Every element of an Ilumina project is engineered from the perspective of holistic efficiency. Each musical experience amplifies social interaction, and vice-versa. Walks in the rainforest, late night discussions on the future of music, making Beethoven’s music dance to samba rhythms, and many hours of not just making but living music—all these create a high-octane ecosystem of learning where, in two weeks, a young artist can make kinds of progress that in the “real world” might take months. We want to train great future educators in our leaders, and we seek to make every moment of the festival fertile ground for a communicative, teaching mindset.

All festival concerts are free for the local agricultural community, people for whom live classical music is normally non-existent. Concerts take place in the sawmill on our farm, in local churches, and, for our closing weekend, in the city at Sala São Paulo, one of the world’s great acoustical spaces. Our goal is not just to perform, but also to perform with understanding, with every phrase expressed as an organic extension of each unique and powerful musician on the stage, woven together as a whole. We push boundaries with lighting design, movement on the stage, genres and formats, and our young artists help manage every aspect of festival management.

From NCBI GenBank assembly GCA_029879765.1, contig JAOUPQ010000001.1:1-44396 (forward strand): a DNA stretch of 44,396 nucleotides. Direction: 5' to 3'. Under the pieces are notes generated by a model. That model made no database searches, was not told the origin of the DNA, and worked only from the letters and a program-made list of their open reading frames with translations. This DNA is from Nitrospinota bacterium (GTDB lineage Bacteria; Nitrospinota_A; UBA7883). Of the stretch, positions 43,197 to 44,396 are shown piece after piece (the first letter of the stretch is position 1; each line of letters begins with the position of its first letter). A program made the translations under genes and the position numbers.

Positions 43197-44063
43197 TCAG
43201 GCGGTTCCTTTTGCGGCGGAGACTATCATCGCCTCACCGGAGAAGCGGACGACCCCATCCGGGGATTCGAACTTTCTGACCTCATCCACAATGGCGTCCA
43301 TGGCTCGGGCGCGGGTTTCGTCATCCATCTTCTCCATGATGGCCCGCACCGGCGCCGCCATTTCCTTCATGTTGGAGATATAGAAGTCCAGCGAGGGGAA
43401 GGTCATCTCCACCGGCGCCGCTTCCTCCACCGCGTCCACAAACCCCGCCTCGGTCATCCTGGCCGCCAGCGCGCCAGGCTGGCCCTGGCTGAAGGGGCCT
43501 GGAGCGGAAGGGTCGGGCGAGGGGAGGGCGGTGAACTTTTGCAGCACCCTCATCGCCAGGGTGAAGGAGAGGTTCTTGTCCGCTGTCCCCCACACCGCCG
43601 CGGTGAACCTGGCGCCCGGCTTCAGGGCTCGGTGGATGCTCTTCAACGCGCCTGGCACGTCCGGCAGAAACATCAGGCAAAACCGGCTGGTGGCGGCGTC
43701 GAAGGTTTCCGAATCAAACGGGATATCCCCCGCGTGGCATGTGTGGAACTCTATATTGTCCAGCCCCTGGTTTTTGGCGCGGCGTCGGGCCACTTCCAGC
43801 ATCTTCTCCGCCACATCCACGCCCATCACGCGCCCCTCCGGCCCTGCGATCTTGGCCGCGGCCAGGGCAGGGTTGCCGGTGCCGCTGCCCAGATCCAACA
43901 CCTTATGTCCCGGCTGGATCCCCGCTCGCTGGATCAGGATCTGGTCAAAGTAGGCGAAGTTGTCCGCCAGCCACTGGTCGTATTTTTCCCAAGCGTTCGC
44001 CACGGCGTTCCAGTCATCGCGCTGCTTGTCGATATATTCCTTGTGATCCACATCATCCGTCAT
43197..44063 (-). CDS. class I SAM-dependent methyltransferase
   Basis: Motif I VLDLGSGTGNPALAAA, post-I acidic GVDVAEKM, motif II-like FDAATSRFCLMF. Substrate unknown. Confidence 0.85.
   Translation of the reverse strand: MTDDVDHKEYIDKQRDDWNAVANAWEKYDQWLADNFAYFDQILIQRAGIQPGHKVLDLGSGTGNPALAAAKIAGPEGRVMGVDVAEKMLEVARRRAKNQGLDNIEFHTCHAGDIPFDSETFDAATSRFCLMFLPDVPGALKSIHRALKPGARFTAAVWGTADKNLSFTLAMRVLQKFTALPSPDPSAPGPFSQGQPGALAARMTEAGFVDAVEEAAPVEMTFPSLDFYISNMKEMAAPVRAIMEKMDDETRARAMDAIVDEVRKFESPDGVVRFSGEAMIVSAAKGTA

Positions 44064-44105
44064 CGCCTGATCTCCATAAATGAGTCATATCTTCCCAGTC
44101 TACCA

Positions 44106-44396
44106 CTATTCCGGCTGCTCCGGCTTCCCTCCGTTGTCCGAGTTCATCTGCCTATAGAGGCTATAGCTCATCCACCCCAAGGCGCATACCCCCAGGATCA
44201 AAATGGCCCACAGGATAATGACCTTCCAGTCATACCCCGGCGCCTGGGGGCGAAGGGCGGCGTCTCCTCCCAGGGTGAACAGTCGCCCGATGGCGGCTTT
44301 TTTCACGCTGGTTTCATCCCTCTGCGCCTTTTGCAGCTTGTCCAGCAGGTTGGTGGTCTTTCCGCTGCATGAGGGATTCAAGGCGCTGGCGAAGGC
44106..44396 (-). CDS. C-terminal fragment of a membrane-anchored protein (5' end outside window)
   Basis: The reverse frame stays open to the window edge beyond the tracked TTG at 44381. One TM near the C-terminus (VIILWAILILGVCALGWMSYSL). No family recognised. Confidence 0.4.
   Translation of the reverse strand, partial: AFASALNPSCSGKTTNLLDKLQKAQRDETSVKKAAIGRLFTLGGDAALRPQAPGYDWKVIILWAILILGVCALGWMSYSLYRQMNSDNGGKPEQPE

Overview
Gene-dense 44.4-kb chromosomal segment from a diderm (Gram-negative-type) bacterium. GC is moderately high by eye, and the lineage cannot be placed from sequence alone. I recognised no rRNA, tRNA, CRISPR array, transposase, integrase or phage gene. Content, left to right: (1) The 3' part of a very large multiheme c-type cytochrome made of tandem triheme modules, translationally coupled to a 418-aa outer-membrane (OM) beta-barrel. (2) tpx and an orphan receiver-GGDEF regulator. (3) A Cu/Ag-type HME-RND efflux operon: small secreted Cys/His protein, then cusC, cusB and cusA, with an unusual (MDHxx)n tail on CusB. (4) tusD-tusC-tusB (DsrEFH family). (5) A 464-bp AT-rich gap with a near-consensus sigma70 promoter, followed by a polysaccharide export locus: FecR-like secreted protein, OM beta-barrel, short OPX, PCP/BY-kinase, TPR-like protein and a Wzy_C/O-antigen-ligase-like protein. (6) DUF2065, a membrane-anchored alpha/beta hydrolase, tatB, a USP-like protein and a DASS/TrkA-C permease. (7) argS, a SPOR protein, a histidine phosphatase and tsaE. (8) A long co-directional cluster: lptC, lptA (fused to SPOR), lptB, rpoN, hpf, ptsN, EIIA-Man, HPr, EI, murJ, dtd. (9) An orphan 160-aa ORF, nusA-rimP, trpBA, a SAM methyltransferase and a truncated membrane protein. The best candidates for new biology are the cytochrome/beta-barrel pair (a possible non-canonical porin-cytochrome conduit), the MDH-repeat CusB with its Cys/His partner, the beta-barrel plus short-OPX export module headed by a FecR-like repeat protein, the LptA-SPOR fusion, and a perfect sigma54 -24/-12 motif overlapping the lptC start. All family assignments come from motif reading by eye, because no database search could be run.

Between yearly festivals, we work to support our young artists past and present in reaching the next step, whether that’s studying at a leading conservatory or setting out on a concert career. For musicians coming from situations where survival is the priority, those steps are fraught with a lack of information. We have found that many otherwise qualified students lose opportunities because of trivial details; therefore, planning, fundraising, and many other practical details are key areas of support. Our info platform, musico.info, provides every practicality needed to apply to and be accepted at a conservatory. For the post-study phase, Ilumina tours give chances for young artists to be seen on the world stage, and Ilumina educational residencies bring smaller-scale versions of the festival experience to other projects, in part led by our former young artists.